Wendy’s mother is proud of her daughter for persevering on Project Runway. We also meet Finley, Wendy’s five-year-old daughter. Finley is working on a dress, too, and has painted a large greeting card for the judges. Wendy tells Tim that Finley told her she was making a painting for the judges, but Finley interrupts. “No, it was just because remember when I had nothing to do? And you said I could paint?” I love five-year-olds, nothing gets by them.
Wendy shows Tim her collection. She was inspired by the fall colors that greeted her when she returned from New York, and her color pallette shows earth tones of greens, browns and rusty reds. Tim has specific criticisms of her work (calling one piece “bed-jackety” and "very Rue McClanahan on the Golden Girls;" he advises her to lose it). Wendy says that Tim has been an invaluable asset and thinks it’s great she has time to respond to his advice. Is it kosher that he’s telling her where all her weak points are, giving hints on how to improve? Overall, he advises her not to overdesign, and to “just be you.”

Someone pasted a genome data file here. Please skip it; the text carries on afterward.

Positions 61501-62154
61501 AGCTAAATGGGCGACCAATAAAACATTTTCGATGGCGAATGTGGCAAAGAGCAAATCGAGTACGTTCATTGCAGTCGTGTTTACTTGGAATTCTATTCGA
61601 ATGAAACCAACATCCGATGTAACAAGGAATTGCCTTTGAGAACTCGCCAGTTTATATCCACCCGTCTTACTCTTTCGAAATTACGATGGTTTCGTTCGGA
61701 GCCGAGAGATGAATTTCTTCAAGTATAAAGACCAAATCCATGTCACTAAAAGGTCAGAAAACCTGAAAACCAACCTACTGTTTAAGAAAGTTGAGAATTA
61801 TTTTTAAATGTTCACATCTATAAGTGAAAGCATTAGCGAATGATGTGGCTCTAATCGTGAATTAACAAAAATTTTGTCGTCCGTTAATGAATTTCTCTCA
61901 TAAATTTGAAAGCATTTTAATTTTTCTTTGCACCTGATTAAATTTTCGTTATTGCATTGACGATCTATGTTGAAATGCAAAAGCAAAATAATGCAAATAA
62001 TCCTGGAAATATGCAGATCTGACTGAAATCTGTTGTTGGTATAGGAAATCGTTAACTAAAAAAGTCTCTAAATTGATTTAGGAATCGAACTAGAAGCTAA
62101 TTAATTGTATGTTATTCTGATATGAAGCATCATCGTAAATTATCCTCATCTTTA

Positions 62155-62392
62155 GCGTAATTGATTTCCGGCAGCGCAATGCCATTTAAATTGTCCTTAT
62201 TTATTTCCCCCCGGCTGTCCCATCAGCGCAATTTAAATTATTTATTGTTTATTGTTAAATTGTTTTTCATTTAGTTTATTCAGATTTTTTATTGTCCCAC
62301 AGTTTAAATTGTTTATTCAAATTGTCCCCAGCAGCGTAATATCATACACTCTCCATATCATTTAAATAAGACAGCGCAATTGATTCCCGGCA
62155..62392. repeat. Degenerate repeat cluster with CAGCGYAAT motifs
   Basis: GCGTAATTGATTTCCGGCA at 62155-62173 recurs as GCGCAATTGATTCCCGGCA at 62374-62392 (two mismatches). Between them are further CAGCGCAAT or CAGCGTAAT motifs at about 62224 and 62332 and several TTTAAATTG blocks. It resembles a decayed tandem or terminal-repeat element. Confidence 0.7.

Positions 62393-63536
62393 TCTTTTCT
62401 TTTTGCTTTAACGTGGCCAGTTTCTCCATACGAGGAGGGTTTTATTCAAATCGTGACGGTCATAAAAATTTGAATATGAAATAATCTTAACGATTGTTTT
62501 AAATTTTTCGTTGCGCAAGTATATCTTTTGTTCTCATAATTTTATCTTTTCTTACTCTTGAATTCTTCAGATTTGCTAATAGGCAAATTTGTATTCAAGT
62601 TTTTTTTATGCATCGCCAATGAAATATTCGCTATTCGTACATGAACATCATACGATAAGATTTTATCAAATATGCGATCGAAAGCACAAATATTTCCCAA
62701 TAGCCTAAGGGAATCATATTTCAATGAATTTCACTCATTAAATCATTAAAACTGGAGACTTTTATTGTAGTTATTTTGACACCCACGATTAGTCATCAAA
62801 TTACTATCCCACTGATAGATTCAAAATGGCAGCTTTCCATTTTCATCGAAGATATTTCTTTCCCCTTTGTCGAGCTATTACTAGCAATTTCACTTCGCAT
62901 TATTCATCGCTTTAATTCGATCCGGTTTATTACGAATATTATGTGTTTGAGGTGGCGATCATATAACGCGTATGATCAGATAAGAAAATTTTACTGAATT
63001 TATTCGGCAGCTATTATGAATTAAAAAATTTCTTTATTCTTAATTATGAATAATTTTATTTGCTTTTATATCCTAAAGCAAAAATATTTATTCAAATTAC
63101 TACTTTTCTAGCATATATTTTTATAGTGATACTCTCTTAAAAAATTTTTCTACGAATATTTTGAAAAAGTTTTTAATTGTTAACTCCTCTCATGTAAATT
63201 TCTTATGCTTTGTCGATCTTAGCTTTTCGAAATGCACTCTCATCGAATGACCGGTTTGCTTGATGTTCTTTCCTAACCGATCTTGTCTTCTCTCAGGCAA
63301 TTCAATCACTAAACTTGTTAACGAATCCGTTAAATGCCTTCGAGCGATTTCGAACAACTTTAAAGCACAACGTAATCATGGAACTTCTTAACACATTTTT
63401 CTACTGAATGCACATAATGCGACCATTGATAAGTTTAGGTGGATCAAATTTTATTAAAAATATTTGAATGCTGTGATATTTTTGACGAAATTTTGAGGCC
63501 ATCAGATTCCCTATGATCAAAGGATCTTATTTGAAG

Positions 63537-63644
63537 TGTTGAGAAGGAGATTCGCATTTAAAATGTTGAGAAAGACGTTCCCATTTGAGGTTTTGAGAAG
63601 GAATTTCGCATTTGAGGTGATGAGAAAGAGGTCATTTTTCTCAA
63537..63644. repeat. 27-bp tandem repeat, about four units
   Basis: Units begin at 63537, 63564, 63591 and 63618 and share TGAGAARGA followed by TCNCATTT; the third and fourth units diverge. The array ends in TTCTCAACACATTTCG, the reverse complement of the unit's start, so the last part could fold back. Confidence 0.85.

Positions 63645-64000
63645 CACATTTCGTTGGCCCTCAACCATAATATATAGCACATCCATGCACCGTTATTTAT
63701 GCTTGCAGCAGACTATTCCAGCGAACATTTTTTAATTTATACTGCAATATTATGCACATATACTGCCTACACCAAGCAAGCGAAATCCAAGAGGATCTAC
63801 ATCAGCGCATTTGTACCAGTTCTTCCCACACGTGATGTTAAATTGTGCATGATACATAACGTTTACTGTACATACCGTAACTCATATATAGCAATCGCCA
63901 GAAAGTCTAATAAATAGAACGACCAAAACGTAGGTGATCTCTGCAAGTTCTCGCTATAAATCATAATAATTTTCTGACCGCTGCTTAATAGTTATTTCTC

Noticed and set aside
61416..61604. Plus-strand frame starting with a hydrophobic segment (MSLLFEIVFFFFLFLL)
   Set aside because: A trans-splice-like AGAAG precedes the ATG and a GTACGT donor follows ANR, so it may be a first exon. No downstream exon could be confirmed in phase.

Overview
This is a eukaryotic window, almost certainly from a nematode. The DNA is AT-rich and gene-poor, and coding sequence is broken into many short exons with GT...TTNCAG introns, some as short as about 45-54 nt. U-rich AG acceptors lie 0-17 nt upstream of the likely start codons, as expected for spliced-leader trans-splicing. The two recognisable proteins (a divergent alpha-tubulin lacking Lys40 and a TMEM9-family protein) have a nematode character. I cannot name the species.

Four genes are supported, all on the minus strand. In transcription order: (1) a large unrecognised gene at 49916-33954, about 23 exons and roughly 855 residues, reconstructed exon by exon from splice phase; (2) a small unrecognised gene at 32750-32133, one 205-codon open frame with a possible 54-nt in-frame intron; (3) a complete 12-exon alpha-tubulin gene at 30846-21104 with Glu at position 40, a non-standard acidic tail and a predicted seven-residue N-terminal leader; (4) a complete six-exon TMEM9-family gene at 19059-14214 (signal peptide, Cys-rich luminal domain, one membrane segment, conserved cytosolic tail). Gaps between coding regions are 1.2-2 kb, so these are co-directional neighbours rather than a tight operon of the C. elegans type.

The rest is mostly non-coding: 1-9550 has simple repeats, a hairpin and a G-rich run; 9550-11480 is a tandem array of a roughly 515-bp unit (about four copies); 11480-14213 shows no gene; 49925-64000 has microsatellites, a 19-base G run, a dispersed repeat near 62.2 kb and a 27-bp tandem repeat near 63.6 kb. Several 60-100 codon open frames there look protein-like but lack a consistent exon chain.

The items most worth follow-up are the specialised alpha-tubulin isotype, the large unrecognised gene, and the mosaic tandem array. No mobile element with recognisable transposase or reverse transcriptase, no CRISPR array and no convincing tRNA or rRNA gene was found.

They stroll through Middleburg, and Wendy talks about small-town life. Everyone in town knows and recognizes her, and they’re all pulling for her - and as she’s saying it, a man driving by in an SUV gives her a shout out. “I’m not paying him,” she giggles.
Wendy’s great-grandmother had some fancy estate that she left to the National Trust, and Wendy visits often for inspiration. Tim tells her that he feels like he’s on Dynasty. They part on friendly terms, and Wendy repeats several times how grateful she is for his input on her work.
Visiting Kara Saun
Tim treks to sunny California for his visit with the ever-smiling Kara Saun. She takes Tim to her favorite LA fabric store, F&S Fabrics, where they talk about her childhood. Kara Saun was a military brat, which she says made for an ultra-tight family. She never had formal training, unless you count a home economics class in junior high.